In adults, SD is a chronic skin disease, that affects adults and is commonly associated with stress or sleep-related factors. It presents as mild to moderate erythema, popular, exudative, or scaly lesions, and is most prevalent on the face and scalp [1]. SD shares similarities with scalp psoriasis, but psoriasis lesions are characterized by clearly demarcated, thickened plaques accompanied by dry, white scales [2]. SD can affect both men and women, typically starting after puberty. While it is not a life-threatening condition, it may cause adverse psychological and social effects and may also predispose patients to acne [3]. 

The complete and detailed pathogenesis of SD needs to be fully understood, and the preferred medications for mild to moderate SD are primarily topical. The most effective among these include antifungals, corticosteroids, and immunomodulators. Systemic drugs may be employed for severe and refractory SD [4]. Due to concerns about the effectiveness and potential side effects, there is often an increasing demand for alternative treatments and therapies based on herbs/plants [5]. This case presents a female who had been struggling with Seborrheic Dermatitis for 15 years. After trying several ineffective treatments, she turned to traditional Chinese medicine and herbal therapy and experienced significant improvement.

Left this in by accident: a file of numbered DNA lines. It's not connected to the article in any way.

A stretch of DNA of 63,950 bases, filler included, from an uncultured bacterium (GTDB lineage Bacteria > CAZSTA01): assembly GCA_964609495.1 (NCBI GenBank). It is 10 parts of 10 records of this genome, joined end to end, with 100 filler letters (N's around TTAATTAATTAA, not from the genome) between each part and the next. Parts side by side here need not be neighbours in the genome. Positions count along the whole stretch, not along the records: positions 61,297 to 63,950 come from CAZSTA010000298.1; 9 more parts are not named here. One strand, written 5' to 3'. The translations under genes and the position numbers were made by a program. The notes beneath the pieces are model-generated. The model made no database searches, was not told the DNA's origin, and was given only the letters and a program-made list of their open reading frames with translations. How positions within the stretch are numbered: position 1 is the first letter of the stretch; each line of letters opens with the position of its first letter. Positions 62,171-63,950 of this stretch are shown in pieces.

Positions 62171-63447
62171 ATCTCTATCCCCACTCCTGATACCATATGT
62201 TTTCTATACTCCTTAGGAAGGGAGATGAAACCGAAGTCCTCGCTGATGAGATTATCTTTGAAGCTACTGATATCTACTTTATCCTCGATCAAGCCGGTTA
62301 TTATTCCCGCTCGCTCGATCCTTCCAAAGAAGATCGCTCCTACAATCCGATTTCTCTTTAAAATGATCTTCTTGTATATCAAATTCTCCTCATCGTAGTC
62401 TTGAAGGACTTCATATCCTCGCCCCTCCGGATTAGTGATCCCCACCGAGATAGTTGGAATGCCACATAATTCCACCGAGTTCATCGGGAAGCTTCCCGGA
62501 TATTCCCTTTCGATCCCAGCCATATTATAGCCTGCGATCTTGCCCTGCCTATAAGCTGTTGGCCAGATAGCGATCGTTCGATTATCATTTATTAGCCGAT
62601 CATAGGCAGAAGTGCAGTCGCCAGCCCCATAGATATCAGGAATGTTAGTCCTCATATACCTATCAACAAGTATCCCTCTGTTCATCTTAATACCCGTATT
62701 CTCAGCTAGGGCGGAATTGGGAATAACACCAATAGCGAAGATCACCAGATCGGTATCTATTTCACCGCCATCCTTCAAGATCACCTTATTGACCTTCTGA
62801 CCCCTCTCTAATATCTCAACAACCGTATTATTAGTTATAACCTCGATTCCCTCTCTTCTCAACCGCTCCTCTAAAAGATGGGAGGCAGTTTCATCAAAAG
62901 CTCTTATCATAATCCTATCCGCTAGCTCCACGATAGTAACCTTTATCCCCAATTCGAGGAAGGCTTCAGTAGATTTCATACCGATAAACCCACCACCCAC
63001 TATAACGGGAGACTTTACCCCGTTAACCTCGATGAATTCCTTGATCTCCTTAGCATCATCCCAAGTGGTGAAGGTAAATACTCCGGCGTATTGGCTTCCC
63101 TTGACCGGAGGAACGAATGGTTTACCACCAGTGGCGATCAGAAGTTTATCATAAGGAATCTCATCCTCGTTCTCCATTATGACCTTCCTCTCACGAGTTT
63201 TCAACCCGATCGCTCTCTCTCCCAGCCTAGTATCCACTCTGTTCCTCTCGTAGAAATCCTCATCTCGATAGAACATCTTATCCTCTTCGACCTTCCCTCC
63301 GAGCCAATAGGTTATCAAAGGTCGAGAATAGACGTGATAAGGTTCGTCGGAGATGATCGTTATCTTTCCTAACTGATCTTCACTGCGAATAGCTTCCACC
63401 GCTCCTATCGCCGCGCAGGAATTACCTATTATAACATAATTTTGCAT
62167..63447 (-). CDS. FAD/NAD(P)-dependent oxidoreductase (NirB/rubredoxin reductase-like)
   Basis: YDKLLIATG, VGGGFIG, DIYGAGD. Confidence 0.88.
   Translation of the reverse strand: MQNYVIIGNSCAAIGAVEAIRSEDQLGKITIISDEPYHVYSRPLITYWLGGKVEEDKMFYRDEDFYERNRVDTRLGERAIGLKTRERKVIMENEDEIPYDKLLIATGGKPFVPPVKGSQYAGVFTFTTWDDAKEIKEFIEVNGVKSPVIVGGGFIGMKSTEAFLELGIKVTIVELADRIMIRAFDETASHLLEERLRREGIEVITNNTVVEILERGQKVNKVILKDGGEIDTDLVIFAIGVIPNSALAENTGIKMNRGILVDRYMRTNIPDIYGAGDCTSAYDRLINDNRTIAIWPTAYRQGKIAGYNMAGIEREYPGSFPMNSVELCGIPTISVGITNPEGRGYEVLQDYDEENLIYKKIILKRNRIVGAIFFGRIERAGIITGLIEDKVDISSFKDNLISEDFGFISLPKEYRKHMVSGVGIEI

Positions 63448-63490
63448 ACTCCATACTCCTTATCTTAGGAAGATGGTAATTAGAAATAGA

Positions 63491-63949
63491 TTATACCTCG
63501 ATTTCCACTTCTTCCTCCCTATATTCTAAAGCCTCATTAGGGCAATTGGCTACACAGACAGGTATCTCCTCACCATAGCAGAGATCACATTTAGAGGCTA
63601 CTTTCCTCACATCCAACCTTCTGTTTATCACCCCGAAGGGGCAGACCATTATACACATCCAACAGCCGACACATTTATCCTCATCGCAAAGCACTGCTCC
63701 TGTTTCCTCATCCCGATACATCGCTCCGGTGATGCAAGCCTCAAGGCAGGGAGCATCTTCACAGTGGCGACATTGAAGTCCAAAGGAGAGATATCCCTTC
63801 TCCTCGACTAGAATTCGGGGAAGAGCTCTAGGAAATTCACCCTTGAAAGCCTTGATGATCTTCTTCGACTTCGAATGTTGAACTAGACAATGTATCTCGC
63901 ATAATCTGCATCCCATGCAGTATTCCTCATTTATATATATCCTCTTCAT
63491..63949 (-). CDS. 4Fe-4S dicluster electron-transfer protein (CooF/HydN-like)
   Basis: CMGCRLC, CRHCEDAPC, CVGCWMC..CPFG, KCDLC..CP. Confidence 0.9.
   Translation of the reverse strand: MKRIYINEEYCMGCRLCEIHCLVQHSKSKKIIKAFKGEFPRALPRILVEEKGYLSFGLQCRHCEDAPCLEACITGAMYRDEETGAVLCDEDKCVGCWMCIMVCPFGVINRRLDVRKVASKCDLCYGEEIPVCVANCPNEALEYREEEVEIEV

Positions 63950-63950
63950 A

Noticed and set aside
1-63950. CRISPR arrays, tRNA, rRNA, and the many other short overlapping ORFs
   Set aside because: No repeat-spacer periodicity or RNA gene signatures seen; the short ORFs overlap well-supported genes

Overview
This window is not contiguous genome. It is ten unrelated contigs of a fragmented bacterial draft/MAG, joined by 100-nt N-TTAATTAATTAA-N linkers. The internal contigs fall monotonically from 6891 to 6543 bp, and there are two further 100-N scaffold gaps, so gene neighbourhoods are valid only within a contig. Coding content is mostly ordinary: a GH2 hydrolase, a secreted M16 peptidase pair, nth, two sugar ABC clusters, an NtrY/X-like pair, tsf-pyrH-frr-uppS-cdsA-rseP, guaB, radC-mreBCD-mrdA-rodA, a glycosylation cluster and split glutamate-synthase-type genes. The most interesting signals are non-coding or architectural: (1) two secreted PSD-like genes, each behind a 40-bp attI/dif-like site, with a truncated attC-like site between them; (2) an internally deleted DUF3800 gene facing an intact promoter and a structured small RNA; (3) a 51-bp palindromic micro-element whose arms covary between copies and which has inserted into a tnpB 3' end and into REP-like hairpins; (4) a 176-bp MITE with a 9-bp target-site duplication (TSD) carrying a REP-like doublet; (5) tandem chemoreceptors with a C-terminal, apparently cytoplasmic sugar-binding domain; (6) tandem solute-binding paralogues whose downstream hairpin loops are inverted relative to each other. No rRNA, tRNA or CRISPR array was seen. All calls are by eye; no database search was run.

Case Report